A team of about a half-dozen deputies then began a "cell extraction" to forcibly remove him. They got him walking to an elevator and then to a medical unit, but somewhere along the way he began spitting blood – as he had done the week before, according to his medical history. When deputies got him to an examination room, the spit mask went on. Metcalf chewed through it. Then someone went for a pillow case. Metcalf was more forcibly subdued. And a decision was made to take him again to a hospital.
It was supposed to be ECMC. But the medics realized time was of the essence. They took him to the closer Buffalo General Medical Center. When he arrived, he had been in cardiac arrest for at least 10 minutes, the commission said. He was transferred to ECMC and deemed to be brain dead, Brown said. His family signed a "Do Not Resuscitate" order, and he was pronounced dead at 5:17 p.m. on Nov. 30.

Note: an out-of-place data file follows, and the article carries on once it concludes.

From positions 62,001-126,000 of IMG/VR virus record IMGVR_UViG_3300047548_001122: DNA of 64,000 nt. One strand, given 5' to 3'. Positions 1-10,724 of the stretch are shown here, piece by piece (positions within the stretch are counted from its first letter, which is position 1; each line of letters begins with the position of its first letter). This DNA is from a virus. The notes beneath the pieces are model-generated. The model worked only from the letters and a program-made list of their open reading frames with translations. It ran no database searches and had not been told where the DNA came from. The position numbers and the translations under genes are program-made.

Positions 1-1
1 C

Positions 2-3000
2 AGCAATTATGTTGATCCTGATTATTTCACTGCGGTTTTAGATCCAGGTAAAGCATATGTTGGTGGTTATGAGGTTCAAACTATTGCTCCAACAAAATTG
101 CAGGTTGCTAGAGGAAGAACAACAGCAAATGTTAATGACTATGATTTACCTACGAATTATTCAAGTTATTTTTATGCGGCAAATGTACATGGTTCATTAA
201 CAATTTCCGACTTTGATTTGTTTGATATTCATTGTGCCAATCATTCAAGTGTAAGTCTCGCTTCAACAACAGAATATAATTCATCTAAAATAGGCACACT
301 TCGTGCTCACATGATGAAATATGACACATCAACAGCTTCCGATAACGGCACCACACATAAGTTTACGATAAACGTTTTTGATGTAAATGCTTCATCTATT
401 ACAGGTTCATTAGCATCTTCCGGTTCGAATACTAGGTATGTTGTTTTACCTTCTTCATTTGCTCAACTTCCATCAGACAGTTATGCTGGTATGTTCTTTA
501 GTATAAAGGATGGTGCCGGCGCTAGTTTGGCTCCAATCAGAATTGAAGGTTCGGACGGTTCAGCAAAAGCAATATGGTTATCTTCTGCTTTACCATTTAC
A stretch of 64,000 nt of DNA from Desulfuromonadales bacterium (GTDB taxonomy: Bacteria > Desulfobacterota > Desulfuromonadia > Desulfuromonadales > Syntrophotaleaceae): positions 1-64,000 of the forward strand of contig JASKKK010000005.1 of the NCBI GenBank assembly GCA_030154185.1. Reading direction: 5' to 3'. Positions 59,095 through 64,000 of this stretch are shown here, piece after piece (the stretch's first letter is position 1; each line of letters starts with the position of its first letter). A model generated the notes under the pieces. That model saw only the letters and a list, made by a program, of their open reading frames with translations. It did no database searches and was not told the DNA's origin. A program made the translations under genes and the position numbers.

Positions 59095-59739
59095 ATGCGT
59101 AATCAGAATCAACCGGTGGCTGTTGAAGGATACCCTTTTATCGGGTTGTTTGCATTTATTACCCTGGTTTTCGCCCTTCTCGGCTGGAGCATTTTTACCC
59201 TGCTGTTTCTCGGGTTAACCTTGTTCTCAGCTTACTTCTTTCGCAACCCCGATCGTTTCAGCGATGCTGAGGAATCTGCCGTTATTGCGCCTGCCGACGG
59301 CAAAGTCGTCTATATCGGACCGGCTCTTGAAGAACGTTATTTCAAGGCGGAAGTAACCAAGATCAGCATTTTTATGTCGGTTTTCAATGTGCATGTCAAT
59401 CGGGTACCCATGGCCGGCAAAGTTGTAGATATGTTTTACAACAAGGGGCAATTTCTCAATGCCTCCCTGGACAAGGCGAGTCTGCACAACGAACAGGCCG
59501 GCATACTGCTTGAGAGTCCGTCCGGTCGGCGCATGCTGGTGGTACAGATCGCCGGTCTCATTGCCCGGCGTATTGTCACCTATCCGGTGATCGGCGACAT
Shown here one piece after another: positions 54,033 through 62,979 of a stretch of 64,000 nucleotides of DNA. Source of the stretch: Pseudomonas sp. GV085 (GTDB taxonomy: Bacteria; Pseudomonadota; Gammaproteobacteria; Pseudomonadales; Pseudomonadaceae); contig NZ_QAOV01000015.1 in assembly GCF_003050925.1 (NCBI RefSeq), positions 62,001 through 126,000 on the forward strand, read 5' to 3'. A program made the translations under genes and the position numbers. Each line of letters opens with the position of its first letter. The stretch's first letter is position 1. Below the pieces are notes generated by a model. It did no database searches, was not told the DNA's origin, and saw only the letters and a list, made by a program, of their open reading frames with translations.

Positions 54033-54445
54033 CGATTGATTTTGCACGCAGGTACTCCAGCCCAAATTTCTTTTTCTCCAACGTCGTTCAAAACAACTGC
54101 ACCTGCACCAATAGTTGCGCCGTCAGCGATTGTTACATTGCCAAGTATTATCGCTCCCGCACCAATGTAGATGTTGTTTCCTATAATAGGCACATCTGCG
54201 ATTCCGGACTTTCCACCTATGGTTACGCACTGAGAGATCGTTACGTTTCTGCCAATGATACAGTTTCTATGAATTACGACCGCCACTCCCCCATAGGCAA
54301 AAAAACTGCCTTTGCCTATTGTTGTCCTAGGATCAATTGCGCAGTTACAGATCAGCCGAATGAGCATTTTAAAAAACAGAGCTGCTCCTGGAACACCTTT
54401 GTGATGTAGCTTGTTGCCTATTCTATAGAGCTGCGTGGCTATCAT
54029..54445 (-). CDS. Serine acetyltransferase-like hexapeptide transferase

The commission called it a death that could have been prevented and laid many issues at Howard's feet. The agency said jail deputies did at least four things wrong as they tried to keep Metcalf from spitting blood in their direction: Pillow cases are not to be placed over someone's head; spit masks are to be used with "restraint chairs," which allow an inmate's torso to remain upright; they are to be tied behind the head, not around the neck; and the manufacturer's instructions say they are not be used with an inmate spitting up blood.